To clear you up on predictions for the Aussie dollar. All I’m saying is that it is obvious that China’s growth has provided a lot of growth for Australia. Look at our Coal and Iron Ore exports. For quite some time our economy has prospered on the benefits of this relationship. But we are now experiencing a slowing Chinese market, so if China reduces purchases of Coal and Iron Ore, the Australian economy would surely feel some pressure. it could be one of the many causes of potential slowed growth in the real estate market or contribute to a pop of a real estate bubble. Again, this may be wrong, I’m only going off my research, but this is what the experts are predicting. Not long ago an article in the Sydney Morning Herald was titled “buckle up-dollar exits safe haven” and discussed how the Aussie Dollar is facing sharp losses in the next 12 months as it rediscovers its historic link to commodity prices. Commodity prices have dropped over the past two years, could be a sign of a slowing Chinese economy.
As for the world economy at present, perhaps you should divert your attention from “gremlins” (yer i remember watching it as a kid) and rather focus on the news. The economic situation in Cyprus, unemployment in Europe, Rioting in Egypt, the monetary policy of the US, threats from other nations to the US, the list goes on! I wish it did sound optimistic, as i said I’m traveling the world, I’ve seen some of these places first hand and if I could change it so everything was looking up I would! but unfortunately it’s out of my control and everybody else’s for that matter.
I hope this clears things up and thank you very much for your comment, every comment I receive helps me learn more about the economy and inspires me to continue to research about where it could be heading.
ChrisAlistair PerryParticipant@aperryJoin Date: 2004Post Count: 891
I don’t think you should apologise for expressing an opinion, that’s what forums like this are for. I also think your analysis of the world economy is pretty good, where I think you have things wrong are the conclusions you have drawn in terms of the effect on property prices and whether property is a good investment at the moment. Lets start with the comments about the $A and what is going to effect its value going forward, this is going to be effected by supply and demand from overseas and demand for commodities will be a big factor in demand, so I think you are correct in your analysis that there will be some downward pressure on the dollar in this respect. However, the $A will also move in relation to it’s relative buying power against other currencies, and the “money printing” you have mentioned will likely cause inflation in those countries and have a downward influence on buying power of those currencies.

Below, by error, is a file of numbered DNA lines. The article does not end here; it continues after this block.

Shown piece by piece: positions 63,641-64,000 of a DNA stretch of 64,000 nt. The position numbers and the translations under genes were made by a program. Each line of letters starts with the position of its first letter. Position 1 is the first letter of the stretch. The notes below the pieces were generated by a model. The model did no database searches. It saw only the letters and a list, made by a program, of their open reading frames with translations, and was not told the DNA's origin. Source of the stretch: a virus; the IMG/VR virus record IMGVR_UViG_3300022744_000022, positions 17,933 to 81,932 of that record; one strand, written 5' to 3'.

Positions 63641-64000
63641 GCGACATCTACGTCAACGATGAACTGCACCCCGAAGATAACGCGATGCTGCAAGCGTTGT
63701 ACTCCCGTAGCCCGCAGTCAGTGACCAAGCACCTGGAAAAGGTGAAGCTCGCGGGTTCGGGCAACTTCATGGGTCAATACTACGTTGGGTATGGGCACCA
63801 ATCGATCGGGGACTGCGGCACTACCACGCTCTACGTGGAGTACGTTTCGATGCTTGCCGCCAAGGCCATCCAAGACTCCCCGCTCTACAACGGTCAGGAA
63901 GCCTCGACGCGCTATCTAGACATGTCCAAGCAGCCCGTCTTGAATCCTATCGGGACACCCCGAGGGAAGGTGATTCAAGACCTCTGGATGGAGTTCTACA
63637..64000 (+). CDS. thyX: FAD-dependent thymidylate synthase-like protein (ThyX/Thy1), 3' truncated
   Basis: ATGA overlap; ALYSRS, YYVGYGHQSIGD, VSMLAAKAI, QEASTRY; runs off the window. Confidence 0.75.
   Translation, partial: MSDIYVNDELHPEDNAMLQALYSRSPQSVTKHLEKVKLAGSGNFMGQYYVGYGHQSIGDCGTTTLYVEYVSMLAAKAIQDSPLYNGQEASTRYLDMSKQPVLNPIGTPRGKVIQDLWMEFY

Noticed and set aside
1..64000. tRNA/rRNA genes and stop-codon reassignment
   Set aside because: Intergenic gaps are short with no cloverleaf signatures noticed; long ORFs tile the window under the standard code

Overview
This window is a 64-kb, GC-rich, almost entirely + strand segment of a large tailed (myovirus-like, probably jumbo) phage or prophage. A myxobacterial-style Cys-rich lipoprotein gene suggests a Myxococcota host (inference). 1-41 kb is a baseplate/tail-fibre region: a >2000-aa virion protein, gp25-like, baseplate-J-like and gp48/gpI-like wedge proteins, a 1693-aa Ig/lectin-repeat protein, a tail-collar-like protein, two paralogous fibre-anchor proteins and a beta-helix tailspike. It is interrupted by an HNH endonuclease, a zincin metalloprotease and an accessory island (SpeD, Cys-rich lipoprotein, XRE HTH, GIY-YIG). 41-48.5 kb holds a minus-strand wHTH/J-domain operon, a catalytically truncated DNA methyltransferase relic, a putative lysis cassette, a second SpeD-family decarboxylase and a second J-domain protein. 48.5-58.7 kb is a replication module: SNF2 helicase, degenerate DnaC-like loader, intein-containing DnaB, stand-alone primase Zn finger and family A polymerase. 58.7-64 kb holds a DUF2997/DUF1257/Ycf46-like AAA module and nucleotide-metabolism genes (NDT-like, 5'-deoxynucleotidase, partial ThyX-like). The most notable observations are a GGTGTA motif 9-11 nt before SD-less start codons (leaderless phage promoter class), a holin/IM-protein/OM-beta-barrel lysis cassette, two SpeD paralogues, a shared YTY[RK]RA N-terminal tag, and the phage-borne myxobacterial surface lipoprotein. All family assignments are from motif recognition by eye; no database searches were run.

For those who have not been exposed to monetary theory, a summary is that the value of money is determined by the relationship between the amount of money in a system and the amount of goods and services that it is used to transact, if the amount of money in the system increases without a similar increases in the amount of goods and services being transacted then there is a reduction in the value of money (excess supply over demand). Quantitative easing, money printing or whatever you want to call it pushes money into the economy without a direct effect on the amount of goods and services being transacted (it is a purely monetary transaction) and is therefore likely to cause inflation.